Tokyo Disneyland Christmas Trip Report

At the start of the holiday season, we visited Tokyo Disneyland to experience the Japan castle park’s ‘Christmas Fantasy.’ In this trip report, we’ll share 50+ photos from the parks, including seasonal entertainment, decorations, and more.

This is our favorite time of year to visit–not just Tokyo Disney Resort, but Japan, period. For the last two years we’ve gone at the tail end of Halloween and stayed for Christmas season. You can read all about the planning logistics in our HalloXmas: the Ultimate Disney Trip post.

For this trip, we started at Tokyo Disneyland for Halloween, then took the Shinkansen to Kyoto for the beginning of fall colors season there (read our Kyoto, Japan Fall Trip Report on TravelCaffeine.com for more on that leg of the trip), before return to Tokyo Disney Resort for Christmas. This approach gives us the best of all three worlds.

It’s taken me a while to post this Christmas trip report because I debated whether to write it in the first place. Few people read these, and our posts about Tokyo Disney Resort probably alienate more readers than anything. I am cognizant and sensitive of the fact that some readers view these posts as being a way of boasting about our trips to Japan, but that’s really not my intent.

We share our experiences from these parks because we adore them and want others to share in the experience, whether that be vicariously through our posts or with these being as the resource for planning your own trips to Tokyo Disney Resort.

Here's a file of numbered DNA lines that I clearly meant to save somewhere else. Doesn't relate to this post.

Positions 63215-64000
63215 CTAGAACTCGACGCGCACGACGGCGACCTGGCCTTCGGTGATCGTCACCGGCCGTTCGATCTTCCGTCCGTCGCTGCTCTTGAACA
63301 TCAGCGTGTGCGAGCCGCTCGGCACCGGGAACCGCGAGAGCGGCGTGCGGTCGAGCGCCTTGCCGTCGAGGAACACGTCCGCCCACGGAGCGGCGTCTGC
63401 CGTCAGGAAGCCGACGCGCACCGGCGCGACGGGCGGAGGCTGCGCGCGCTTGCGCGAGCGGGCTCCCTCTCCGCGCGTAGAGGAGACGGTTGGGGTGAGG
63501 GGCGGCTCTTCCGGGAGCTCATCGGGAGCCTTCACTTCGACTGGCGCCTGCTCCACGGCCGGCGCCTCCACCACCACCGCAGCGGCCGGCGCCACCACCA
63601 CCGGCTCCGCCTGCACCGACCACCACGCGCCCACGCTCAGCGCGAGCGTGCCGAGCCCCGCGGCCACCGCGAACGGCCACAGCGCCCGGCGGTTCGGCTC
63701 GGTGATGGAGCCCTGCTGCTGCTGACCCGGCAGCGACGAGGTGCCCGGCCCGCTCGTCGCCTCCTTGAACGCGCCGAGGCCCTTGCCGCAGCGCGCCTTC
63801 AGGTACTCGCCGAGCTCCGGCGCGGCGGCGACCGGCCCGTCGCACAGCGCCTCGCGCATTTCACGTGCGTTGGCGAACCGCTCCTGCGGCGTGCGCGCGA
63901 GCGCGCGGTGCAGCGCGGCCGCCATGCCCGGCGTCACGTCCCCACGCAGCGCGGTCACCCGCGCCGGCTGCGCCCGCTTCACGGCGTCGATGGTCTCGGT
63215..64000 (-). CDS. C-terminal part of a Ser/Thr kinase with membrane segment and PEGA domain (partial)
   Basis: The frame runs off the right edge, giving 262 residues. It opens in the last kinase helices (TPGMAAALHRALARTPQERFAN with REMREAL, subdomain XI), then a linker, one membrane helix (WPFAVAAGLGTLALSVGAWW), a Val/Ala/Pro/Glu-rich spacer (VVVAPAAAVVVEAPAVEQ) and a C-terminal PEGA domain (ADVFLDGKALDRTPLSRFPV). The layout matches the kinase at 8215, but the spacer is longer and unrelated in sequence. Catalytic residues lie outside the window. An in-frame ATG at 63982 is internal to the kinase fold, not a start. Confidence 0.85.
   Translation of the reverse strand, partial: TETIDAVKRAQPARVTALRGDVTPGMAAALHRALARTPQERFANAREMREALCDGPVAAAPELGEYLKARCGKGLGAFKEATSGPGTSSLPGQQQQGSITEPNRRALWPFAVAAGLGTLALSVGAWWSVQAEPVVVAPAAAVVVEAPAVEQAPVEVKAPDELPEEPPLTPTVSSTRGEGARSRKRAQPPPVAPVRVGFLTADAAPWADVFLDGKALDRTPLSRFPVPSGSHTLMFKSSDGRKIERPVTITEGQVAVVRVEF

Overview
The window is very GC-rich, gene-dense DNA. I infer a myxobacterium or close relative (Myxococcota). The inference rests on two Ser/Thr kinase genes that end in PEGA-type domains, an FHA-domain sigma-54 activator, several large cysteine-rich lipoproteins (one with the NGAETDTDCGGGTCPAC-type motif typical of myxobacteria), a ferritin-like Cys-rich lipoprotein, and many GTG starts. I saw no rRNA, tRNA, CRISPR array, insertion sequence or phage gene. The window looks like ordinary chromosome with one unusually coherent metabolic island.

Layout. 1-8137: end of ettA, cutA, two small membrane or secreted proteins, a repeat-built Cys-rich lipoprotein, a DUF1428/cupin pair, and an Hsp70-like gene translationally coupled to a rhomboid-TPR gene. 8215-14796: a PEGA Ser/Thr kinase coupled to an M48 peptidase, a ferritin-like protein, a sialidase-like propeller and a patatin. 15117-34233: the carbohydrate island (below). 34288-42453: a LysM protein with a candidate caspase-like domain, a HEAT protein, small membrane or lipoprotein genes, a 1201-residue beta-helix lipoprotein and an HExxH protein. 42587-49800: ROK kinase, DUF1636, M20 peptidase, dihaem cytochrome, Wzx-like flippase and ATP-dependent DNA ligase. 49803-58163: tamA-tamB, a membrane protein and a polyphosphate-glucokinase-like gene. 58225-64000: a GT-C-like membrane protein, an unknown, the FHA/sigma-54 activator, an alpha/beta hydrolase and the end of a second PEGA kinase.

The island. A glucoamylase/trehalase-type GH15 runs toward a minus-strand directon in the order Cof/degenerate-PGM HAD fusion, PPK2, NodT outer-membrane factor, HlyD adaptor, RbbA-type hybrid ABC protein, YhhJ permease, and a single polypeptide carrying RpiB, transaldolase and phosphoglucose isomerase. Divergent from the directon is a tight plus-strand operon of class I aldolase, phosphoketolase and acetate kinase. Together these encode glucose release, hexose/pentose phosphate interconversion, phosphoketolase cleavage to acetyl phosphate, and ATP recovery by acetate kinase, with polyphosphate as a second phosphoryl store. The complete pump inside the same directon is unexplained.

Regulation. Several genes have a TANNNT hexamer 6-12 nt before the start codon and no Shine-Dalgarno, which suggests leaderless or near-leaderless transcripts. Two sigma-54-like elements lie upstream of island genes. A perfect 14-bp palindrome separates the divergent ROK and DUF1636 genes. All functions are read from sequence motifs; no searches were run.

Many readers have told us that traveling to the international parks is intimidating, and we’re striving to make it more approachable–because it’s not nearly as inaccessible as you might believe.

Anyway, Christmas is our absolute favorite season and it’s ‘holiday break’ time now anyway, so I’m going to indulge myself with this quasi-trip report. Basically, I’m going to share some thoughts via text, followed by a photo dump afterwards.

Unfortunately, Tokyo Disneyland is a bit light on holiday spirit this year because the park’s 35th Anniversary is still underway. That celebration brought with it a new day parade, nighttime spectacular, stage shows, fireworks, and a lot of decorations. For this Christmas season, Tokyo Disneyland had to work around the 35th Anniversary decor and entertainment, which makes the park a little less festive.

As a result, the tree that traditionally stands in World Bazaar is not up this year, there’s no holiday nighttime spectacular, and the only Christmas entertainment is the day parade. Tokyo Disneyland still felt incredibly festive–there are storybook vignettes all over the Central Plaza, lights on Space Mountain still dance to the tunes of Mannheim Steamroller, and there’s garland galore.